Peter’s simple, straightforward logic, and God’s obvious affirmation, rendered them speechless. There was no tenable argument, no counterpoint could be made, God had made His desire and will abundantly clear. But this issue was going to crop again and again. Prejudice is hard to get rid of.
Never underestimate the value of one person being brought to a saving faith. The only reason you and I know about Ananias is because of his willing response to God resulted in the conversion of this one man, Saul, who became the apostle Paul.
Peter intimated there is a redemptive quality about suffering for the good, for doing good, for goodness’s sake, as unto the Lord, who intimately knows what this suffering is like, and what it entails.
I think, for me, this story means determining to see adversity and ordeals as opportunities to see the spiritual realm more clearly, and to expect God’s glory to be revealed in the moment, even in me. Growth is not the goal, it’s simply the side-effect. The goal is to incarnate Jesus, reveal Jesus, and to become ever closer to Jesus.
Jesus is the hope for all people, the one in whom are all the hopes of the world.
Genuine living faith is costly, in selflessness, sacrifice, humility, obedience to God and godly love. Yet, James taught, it is this genuine faith that receives the crown of life from God.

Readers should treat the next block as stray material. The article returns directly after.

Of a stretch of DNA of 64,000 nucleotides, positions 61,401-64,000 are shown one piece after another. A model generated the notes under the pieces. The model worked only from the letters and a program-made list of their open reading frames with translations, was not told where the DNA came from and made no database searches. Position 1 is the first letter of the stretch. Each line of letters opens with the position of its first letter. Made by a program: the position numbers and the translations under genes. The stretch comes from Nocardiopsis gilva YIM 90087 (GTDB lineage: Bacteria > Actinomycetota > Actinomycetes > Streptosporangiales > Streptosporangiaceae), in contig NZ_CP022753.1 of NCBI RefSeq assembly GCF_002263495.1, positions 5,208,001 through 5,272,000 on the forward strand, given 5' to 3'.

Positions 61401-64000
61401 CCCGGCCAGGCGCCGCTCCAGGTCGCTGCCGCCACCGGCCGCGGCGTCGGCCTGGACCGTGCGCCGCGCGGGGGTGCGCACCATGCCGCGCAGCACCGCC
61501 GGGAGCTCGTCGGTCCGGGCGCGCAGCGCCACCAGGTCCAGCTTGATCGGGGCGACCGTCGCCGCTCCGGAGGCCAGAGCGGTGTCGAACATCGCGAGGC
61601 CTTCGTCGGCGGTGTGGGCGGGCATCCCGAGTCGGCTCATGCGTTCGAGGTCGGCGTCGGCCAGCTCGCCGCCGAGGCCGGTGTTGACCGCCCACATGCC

These were the team Tychicus and Onesimus had only recently left in order to courier Paul’s missives to the region of Phrygia, four stalwart co-campaigners, weathered and seasoned in the work of the Lord.
Many, including myself, have complained the tone of Paul’s letter, even the wording, seems manipulative. How could Philemon make an honest decision, sprung from God at work in his heart, with Paul first complimenting him (ego strokes), then talking about Onesimus in such affectionate terms (pressure) and finally referring to himself as a mere elder asking permission (which seems to pluck the strings of guilt and shame)?
did Onesimus lead the way, full of hope, confident both in Paul and Timothy’s letter, and in the Spirit at work in Philemon? Was it Onesimus who handed Philemon this personal note, and told him, “This is from our brother Paul,”?
So, Paul wrote a short, personal note to Philemon as a cover letter to accompany the open epistle for the Colossian churches, and to discuss their mutual acquaintance, Onesimus.